Rumblings at the Parker-Spruce Hotel stir the ghosts of Spruce Street

    If the wrecking ball demolishes the Parker-Spruce Hotel and adjacent Westbury Bar and Restaurant at 13th and Spruce, it’s going to destroy more than a decrepit 12-story hotel and popular gay sports bar. It’s going to disturb my family’s ghosts.

    For 35 years, my grandparents, Sam (“Doc”) and Anna Friedman, walked each day the half-block from their house on Spruce Street to stand behind the counter of their drugstore, the Spruce Hotel Pharmacy (later Parker Hotel Drugs), located on the ground floor of the hotel, in the current location of the Westbury. They never closed the store. Not even for Yom Kippur. And they never hired (or trusted ) anyone else to run it. It was a mom-and-pop store in the truest sense of the word.

    When they opened the pharmacy in 1932, the Spruce Hotel (now the Parker) was a highly respectable establishment, catering to businessmen and musicians. A far cry from the seedy, rooms-by-the-hour, fire trap it became in the 1960s. Like most pharmacies of that era, it had a soda fountain and luncheonette that served up blue-plate specials on fine china, along with Dolly Madison ice cream and Mrs. Smith’s pies.

    I, literally, grew up inside the drugstore. As a child, I could think of no greater joy than helping stock candy, magazines, cigarettes and cosmetics. (And keeping all the Hershey bars I could stuff in my pockets.) When I was 12, I was allowed to work the grand old National cash register, a mammoth machine with jumbo keys that made all kinds of wonderful sounds. My grandparents taught me how to count out change to customers, an art clearly lost on today’s digital cashiers.

    A couple of characters

    I spent hours sitting in a wooden booth devouring grilled cheese sandwiches, milkshakes and the Saturday Evening Post. Of course, there was a downside to this. Sitting in the booth meant being joined by my grandmother, a woman who began every conversation with “Do you want to hear some gossip?” To my horror, she would then tell me family “secrets” that no pre-pubescent should hear.

    My grandmother’s wardrobe was stuck in the 1940s. The Depression happened once, she reasoned. It could happen again. In spite of her mothball fashions, she knew a thing or two about modern life. When a tall man wearing lipstick and rouge came to the counter to purchase extra-large nylon stockings, my grandmother shooed me away and waited on her customer politely.

    In retrospect, both of my grandparents were characters. Doc, as he was called by customers and family alike, was a penniless Russian immigrant who came to America as a teenager determined to find gold in the streets. And find it, he did! First in real estate, then in pharmacy, with a detour as a bootlegger during Prohibition.

    A short, skinny guy, Doc made up in personality whatever he lacked in stature. He was a natural storyteller who had us kids convinced his hair had really turned white overnight when fell into an open grave back in the Old Country. It wasn’t until decades later when I found his wedding photo showing Doc with thick brunette hair that I realized my grandfather was more interested in captivating an audience than in honesty.

    Which leads to Doc’s “hobbies.” My grandfather loved to make money. He also loved to lose it. He regularly took his hard-earned money to the race track and bet on horses that either matched the names of his seven grandchildren or sounded like winners. When his horse came in, no one was more generous than my grandfather. When his horse lost, Doc took his misery to the nearest bar.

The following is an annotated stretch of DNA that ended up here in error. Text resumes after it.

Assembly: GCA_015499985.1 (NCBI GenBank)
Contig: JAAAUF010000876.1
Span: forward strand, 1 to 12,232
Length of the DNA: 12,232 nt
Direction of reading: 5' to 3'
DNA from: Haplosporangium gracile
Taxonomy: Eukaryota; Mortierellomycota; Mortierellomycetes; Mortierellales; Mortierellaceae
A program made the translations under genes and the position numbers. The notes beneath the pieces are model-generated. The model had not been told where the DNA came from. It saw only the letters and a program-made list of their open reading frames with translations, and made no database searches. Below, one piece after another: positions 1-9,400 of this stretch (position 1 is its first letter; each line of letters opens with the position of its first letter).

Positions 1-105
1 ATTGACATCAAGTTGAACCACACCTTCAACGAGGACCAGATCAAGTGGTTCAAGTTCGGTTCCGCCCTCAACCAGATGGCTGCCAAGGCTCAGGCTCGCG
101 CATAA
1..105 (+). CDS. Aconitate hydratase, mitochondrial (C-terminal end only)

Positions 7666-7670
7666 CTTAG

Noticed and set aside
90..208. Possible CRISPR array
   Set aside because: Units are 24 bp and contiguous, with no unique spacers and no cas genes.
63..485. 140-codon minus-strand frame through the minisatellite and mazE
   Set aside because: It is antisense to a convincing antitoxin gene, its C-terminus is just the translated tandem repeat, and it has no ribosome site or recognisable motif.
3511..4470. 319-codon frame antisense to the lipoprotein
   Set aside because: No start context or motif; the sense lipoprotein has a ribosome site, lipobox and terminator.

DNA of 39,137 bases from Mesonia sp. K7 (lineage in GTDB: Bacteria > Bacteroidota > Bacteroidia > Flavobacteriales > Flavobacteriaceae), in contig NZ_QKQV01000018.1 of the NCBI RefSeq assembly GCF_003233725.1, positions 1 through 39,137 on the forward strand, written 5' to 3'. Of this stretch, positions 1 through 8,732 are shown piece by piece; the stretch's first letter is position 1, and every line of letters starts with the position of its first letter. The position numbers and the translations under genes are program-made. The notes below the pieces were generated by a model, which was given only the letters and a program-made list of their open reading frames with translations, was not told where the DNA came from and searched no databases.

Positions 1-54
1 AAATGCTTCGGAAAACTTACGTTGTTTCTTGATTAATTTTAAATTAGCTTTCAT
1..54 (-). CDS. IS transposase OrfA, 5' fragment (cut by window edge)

As fate would have it, there was a bar adjacent to the hotel lobby, which Doc could enter without walking outside. “I have to see a man about a dog,” he would say, before slipping out the back way. An hour or so later, my grandfather would return, swaying and staggering, smelling of his best friend, Four Roses Whiskey.

    Restless spirits

    Naturally, my grandmother didn’t approve. But it was another hobby of my grandfather’s that really tried her patience. Doc liked women. And women liked him. Personally, I couldn’t blame them. My grandfather was charismatic, handsome, a bon vivant, and in retrospect, he had sex appeal. Even as a kid, I knew there was something not kosher about his annual trips to Miami without his wife.

    Many years later, after Doc’s death at the age of 80, my grandmother was stopped by a little old lady on Spruce Street. “Pardon, Mrs. Friedman,” the elderly woman said. “You don’t know me, but I was a friend of your husband.”

    My grandmother, who was known for a tongue sharper than a Gillette blade, snapped back, “I know who you are. You’re the whore my husband took to Florida.”

    I wasn’t surprised that my grandfather died just five years after closing his pharmacy in 1967. The “store” as he called it, had been his life. And when it became the Westbury Bar 20 years later, I felt his ghost would be at home. Even if the patrons were gay, there’s no place Doc would rather be than in a bar, sharing in the stories and the laughter, and drinking away the pain.

    On Oct. 20, a small fire on the 9th floor of the Parker-Spruce revealed that the building’s sprinkler system was not up to code. As a result, the building, including the Westbury, has been shut down indefinitely, and on Friday the owner of the bar announced that it would not re-open. The building is being sold, but its fate remains unclear.

    I worry about where my grandparents’ ghosts will go when their beloved store is gone. Will they wander aimlessly back and forth on that half block of Spruce Street, as they did every day for 35 years? Or perhaps my grandmother’s soul will finally rest in peace now that my grandfather no longer can sneak out for a shot of Four Roses.

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